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Bible Lesson: “Spirit”    

Focus: God commands the ravens to feed Elijah by the brook Cherith, (found in Section 2 of this week’s Bible Lesson from the Christian Science Quarterly)

Article from the Christian Science Sentinel: “Christian Science the Scriptural Healing,” by Myra Emmons. To read this article, click here to login.  Also, JSH-Online subscribers can view the article through the following link:  https://sentinel.christianscience.com/issues/1910/3/12-28/christian-science-the-scriptural-healing

Excerpt: “Elijah had warned King Ahab of the drought that should come upon him and his people because of their disobedience, . . . but Elijah’s implicit obedience to the commands of God preceded each of his demonstrations. When told that the brook Cherith should supply him with drink and that the ravens should feed him, he went unquestioningly to the place to which God sent him; he allowed no mortal sense to lead him to reject the perception of the fact that Love was able to sustain him, even in the wilderness.” (CSS, March 12, 1910)

Article from the Christian Science Sentinel: “Trustful Obedience,” by Elizabeth E. Souza. To read this article, click here to login.  Also, JSH-Online subscribers can view the article through the following link:  https://sentinel.christianscience.com/issues/1908/4/10-32/trustful-obedience

Excerpt: “Again, in time of drought, when Elijah was told to go to the brook Cherith . . . . in trustful obedience he went forth, . . . . Thus we find that all who ‘caught glorious glimpses’ (Science and Health, p. 333) of the truth, saw it as a result and reward of unselfish, trustful obedience; . . . . With this example before us, together with the unswerving obedience to divine Principle of our revered Leader, how can we be indifferent to the great importance of obedience?” (CSS, April 11, 1908)

Questions: 

1  What is the meaning and significance of Elijah’s name (v. 1)?

2  Why does Elijah tell Ahab there will not be “dew nor rain” (v. 1)?

3  What might Elijah mean when he says, “according to my word” (v. 1)?

4  Why does God send Elijah to the brook Cherith (v. 3)?

5  What is the significance of Elijah being fed by ravens (v. 4)?

6  What does this story teach about obedience?

7 How does Mrs. Eddy’s statement, “To be ‘with the Lord’ is to be in obedience to the law of God” (p. 14:9 of S&H), relate to Elijah’s experience?

8  How does this account of Elijah being sustained at the brook Cherith relate to this week’s Bible Lesson, “Spirit”?

Painting: Saint Elijah Fed by the Raven, by Lazzaro Baldi

Map: Elijah and Ravens

Bible Lesson Verses: I Kings 17:1-6

(note: citations in green are from this week’s Lesson)

“Elijah was the first great prophet of the northern Kingdom of Israel. He is identified with the period in Hebrew history in which the prophets began to appear as dominant figures to combat widespread apostasy [total departure from one’s faith or religion, a total desertion of faith] and raise the ethical standard of Israel’s religious worship. . . . During this period of almost total apostasy the great prophet Elijah suddenly appeared to pronounce God’s judgment of Ahab’s sinful conduct.” (Shotwell, p. 118)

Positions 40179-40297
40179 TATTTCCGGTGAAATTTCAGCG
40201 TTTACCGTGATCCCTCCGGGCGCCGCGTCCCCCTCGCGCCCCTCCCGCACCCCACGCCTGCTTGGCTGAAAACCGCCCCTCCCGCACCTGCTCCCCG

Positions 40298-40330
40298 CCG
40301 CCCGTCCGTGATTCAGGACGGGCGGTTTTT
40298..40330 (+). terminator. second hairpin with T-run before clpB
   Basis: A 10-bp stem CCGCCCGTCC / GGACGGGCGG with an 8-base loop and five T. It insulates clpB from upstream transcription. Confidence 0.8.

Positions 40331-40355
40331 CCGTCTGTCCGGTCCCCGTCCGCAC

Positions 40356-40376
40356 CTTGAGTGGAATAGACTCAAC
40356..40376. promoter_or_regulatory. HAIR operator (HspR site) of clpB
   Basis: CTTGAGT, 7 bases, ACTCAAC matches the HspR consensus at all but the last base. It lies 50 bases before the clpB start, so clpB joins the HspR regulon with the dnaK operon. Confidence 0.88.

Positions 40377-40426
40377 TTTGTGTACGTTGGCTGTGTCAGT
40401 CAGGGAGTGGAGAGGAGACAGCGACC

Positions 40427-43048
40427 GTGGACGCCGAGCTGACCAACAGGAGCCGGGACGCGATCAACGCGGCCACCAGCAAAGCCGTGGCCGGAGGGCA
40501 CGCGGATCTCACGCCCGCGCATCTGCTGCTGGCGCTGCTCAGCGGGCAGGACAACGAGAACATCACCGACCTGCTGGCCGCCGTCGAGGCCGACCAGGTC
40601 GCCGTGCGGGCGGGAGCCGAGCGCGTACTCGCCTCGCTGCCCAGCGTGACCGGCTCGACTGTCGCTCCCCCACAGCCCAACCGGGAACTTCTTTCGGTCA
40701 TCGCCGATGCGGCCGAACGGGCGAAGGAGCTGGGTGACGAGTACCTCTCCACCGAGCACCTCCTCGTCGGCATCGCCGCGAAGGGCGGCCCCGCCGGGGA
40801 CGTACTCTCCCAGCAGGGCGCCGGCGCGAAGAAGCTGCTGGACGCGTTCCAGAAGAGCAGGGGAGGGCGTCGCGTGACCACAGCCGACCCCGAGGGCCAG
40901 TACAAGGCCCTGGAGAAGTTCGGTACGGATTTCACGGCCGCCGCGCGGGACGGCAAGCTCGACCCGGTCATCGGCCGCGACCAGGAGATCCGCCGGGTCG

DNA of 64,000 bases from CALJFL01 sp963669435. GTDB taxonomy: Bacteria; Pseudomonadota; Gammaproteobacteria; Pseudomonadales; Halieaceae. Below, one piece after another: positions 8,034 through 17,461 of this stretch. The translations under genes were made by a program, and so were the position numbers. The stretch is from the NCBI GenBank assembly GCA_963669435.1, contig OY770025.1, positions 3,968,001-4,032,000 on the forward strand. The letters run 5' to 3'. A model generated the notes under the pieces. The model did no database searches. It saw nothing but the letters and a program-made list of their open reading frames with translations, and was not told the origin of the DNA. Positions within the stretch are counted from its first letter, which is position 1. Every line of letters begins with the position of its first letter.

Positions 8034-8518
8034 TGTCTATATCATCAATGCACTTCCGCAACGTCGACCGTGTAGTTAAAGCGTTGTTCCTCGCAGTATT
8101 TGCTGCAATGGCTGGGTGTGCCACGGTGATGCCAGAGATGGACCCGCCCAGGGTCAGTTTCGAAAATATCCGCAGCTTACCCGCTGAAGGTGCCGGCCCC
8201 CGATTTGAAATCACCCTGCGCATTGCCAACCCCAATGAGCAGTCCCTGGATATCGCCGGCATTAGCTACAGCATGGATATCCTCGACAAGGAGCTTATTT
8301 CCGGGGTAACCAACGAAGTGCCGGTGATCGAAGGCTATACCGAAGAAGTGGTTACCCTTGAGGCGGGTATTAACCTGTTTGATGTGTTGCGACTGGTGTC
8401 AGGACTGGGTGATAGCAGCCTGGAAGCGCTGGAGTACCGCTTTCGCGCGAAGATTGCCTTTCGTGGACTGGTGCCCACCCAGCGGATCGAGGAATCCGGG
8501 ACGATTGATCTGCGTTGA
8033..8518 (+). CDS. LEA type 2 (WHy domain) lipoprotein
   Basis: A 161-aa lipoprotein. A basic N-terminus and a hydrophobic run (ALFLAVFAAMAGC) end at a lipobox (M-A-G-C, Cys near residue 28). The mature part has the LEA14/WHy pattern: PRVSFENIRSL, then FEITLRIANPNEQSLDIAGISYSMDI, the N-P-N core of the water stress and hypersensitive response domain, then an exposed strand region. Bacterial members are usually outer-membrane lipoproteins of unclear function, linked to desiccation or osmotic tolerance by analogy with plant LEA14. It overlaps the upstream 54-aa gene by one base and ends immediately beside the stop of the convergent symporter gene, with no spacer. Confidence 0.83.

“In reviewing this period one might well pause in contemplation of the character and experiences of Elijah, so fully did they interpret the inner meaning of Israel, and so clearly did they indicate its utter oppositeness to materiality. Although Elijah belonged entirely to the northern kingdom, and contributed not a word to the sacred literature of the Hebrews, he has been regarded as the greatest of the prophets, and took his place in the thoughts of the Jews as the forerunner of the Messiah. He was the link between the law and the gospel, since it was he who appeared with Moses on the mount of transfiguration. His remarkable work betokened a nearness to God, and a comprehension of the spiritual facts of being, which are not encountered elsewhere between Moses and Christ Jesus. Here was an Israelite indeed, not because of birth or residence, but because of his close acquaintance with the God of Abraham, an acquaintance which enabled him to expose the iniquity of the carnal mind and the illusion of its gods.” (Greenwood, p. 161)

1  And Elijah the Tishbite, who was of the inhabitants of Gilead, said unto Ahab, As the LORD God of Israel liveth, before whom I stand, there shall not be dew nor rain these years, but according to my word.

“In those dark times God raised up a light, the prophet Elijah. Reared in rugged Gilead, Elijah was a rugged individualist, a man of stern character and countenance, zealous for the Lord. Elijah sought Ahab and delivered the Lord’s pronouncement.” (Expositor’s, p. 138) 

 

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